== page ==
Articles
  • Windows XP will leave organizations severely exposed

    The clock is ticking – as of this week Microsoft will no longer support Windows XP. The operating system will pose an increasing risk to its users, making it more important than ever for organizations to identify and upgrade legacy systems wherever possible, or have stringent network security in place to mitigate the risks and to create a virtual “ring of steel” around the most susceptible systems. Windows XP has been a fairly stable, reliable and extremely popular operating system for over a decade now, but it really is time to put the venerable OS out to pasture.

  • Microsoft to release only four bulletins on Tuesday

    The Microsoft April security release is almost upon us with security updates scheduled to deploy on Tuesday, April 8th. This day will go down in history as a major milestone for Windows XP and Office 2003 since it will be the last day these products will be supported.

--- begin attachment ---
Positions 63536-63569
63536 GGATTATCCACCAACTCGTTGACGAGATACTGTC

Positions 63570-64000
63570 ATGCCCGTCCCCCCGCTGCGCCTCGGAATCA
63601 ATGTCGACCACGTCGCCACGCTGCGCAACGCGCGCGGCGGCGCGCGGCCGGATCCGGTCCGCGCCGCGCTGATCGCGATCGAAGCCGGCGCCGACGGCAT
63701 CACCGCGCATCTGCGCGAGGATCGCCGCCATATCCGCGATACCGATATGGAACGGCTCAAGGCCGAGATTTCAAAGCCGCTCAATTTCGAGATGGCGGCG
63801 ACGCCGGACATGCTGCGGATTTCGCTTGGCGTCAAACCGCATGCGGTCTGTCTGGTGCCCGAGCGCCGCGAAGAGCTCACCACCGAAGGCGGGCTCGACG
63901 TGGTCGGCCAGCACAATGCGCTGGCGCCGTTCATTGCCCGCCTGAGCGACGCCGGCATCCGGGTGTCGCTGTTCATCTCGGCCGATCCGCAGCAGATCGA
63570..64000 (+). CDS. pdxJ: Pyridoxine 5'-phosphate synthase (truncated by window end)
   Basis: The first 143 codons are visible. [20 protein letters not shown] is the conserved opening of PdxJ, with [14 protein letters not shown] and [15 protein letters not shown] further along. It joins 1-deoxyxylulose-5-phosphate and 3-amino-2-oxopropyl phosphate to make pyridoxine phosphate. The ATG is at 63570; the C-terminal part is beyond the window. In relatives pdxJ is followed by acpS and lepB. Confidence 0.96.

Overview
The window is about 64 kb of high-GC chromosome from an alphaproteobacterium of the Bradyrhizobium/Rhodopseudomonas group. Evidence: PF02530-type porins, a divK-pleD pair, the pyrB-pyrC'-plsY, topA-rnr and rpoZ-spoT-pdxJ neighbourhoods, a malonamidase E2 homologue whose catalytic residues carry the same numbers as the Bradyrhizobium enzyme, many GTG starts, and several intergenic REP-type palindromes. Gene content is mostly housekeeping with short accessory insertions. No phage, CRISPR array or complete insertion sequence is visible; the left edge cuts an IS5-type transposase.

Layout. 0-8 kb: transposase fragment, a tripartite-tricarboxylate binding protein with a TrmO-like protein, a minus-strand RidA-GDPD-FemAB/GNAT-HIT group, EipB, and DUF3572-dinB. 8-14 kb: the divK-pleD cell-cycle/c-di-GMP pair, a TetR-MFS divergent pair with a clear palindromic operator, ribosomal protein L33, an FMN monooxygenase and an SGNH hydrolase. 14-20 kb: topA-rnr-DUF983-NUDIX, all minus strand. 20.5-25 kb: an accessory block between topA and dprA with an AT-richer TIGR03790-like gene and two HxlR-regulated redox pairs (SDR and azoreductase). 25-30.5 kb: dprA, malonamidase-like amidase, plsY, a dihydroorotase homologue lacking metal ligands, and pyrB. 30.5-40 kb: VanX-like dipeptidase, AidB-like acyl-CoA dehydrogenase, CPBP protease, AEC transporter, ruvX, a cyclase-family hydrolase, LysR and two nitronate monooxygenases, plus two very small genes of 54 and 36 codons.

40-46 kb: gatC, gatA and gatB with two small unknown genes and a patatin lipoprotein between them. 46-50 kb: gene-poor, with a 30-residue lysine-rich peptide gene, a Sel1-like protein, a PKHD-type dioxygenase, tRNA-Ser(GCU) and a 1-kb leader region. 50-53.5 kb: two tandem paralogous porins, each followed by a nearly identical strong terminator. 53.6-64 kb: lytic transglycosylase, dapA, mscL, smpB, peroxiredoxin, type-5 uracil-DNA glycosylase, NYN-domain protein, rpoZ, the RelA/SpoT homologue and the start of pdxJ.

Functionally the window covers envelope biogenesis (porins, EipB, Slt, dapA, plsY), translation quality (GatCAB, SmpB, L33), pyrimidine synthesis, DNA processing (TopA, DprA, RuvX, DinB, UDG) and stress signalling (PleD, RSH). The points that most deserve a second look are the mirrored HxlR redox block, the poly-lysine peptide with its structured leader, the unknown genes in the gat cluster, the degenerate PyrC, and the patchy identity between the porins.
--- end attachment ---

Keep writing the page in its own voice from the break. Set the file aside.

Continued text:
• This phishing page can do more than steal your credentials

    Our research has led us to a fresh Google login clone. The phishing page in question contains code that allows it to identify the browser type used to access it. It pops up an overlay message notifying the user that he needs to download a supposed set-up file in order to update their browser (and perhaps eventually the “outdated plug-ins”).

  • Windows XP usage lower across industries

    The end-of-life for XP which has been announced for a number of years now, means that computers running XP will be very attackable in the near future. Over 70% Microsoft’s security bulletins in 2013 affected XP, and there is no reason to assume that this will change in the near future.

  • Mobile data leakage

    In this podcast recorded at RSA Conference 2014, Mike Raggo, Security Evangelist at MobileIron, discusses mobile data leakage, and provides tips on how to secure email, public and in-house apps, illustrates data exposure, and much more.

Videos      Podcasts



Spotlight

Attackers use reflection techniques for larger DDoS attacks

Posted on 17 April 2014.  |  Instead of using a network of zombie computers, newer DDoS toolkits abuse Internet protocols that are available on open or vulnerable servers and devices. This approach can lead to the Internet becoming a ready-to-use botnet for malicious actors.


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